Go with the group or go it alone? Understanding the difference between group and individual insurance coverage

2 minute read

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We all need to be alone sometimes, but it’s often hard to escape
the throng. After all, our days are filled with work activities, shopping in
crowded stores, and the hustle and bustle of family time.

The “group vs. alone” conundrum also comes into play when it
comes to insurance: Sometimes it’s smart for employers to make group insurance
available to employees, while at other times it’s best for them to provide
individual coverage options.

Most employer-paid health insurance benefits options, including
major medical coverage, fall into the category of “the more the merrier,” with
employees enrolling in group plans. But when it comes to voluntary insurance,
both group and individual plans have distinct advantages, and employers can
choose to provide workers with access to one or the other — or even both.

One way today’s companies are keeping expenses under control
while providing employees with the health care options they want is by making
voluntary insurance available, including critical illness, short-term
disability, accident, dental and life insurance plans. These options give
employees the freedom to select coverage that suits their particular needs and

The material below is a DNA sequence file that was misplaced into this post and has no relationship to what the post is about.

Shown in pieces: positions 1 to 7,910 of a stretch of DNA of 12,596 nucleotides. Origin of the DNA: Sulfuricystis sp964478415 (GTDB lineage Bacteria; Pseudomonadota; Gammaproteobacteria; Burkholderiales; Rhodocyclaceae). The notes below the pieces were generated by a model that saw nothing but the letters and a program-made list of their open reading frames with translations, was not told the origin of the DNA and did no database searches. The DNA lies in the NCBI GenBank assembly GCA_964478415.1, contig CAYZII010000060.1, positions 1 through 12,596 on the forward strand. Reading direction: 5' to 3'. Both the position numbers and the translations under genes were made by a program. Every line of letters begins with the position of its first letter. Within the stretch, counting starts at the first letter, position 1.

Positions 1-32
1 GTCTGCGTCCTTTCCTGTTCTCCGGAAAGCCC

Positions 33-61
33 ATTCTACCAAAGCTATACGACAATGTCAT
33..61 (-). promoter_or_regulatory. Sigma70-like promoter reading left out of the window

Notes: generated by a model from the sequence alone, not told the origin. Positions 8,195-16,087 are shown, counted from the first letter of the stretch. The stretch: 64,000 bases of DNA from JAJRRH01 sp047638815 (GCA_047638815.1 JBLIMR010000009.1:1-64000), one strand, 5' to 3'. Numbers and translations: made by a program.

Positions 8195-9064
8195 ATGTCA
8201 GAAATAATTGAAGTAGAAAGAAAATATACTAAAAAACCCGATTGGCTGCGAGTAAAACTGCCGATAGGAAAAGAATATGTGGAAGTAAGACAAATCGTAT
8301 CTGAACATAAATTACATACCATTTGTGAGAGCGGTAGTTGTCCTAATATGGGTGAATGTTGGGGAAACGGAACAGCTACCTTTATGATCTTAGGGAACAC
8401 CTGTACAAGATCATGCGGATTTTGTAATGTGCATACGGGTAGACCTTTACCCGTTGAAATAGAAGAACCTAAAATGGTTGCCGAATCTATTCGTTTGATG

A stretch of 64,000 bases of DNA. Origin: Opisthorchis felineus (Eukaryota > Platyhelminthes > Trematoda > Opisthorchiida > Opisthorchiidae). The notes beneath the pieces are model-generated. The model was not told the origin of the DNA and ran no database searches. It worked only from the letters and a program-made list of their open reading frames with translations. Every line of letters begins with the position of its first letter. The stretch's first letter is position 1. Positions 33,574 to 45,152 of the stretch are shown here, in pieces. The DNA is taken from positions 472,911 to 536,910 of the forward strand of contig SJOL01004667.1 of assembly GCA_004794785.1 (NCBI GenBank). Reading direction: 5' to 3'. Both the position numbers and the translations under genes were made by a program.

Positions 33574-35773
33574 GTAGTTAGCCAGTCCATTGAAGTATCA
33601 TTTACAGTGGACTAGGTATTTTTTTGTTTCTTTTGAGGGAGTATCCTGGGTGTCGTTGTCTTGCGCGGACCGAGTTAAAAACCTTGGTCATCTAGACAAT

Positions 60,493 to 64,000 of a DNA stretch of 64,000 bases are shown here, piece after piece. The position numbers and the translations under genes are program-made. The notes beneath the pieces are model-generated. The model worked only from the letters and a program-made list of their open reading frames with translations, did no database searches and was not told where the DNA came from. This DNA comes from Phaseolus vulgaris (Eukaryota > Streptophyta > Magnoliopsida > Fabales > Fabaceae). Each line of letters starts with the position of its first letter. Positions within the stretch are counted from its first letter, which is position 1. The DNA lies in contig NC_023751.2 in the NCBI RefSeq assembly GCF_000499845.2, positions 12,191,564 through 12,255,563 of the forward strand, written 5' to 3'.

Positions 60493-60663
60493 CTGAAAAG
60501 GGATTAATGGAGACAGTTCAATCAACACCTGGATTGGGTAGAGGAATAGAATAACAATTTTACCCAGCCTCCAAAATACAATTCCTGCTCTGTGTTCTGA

life stages and, at the same time, allow businesses to differentiate their
benefits plans from those of rival companies. After all, voluntary insurance
can be a powerful tool when it comes to attracting and retaining a talented
workforce.

The advantages of voluntary benefits options are clear, but it’s
up to employers to decide what type of coverage they’ll make available to
workers:

Facts about individual plans:

  • They may offer coverage options without needing applicants to answer health-related questions and may not have a maximum issue age after the age of 18 absent of age requirements or other such factors.
  • Coverage is generally not guaranteed-issue
    and may feature more strenuous underwriting.
  • The policy belongs to the insured and is
    portable, meaning it remains in effect if the employee changes jobs or retires,
    as long as premiums are paid.

Facts about group plans:

They may
offer coverage options without needing applicants to answer health-related
questions and are absent of age requirements or other such factors.

Coverage may be guaranteed-issue, with
fewer underwriting stipulations, although participation requirements must be
met.

Coverage is portable, but with certain
limitations. If the employer cancels the group’s master policy, the employees’
coverage may be terminated.

Learn more about the differences between individual and group
voluntary insurance — and make informed decisions about which to make available
to employees — with Aflac’s handy guide.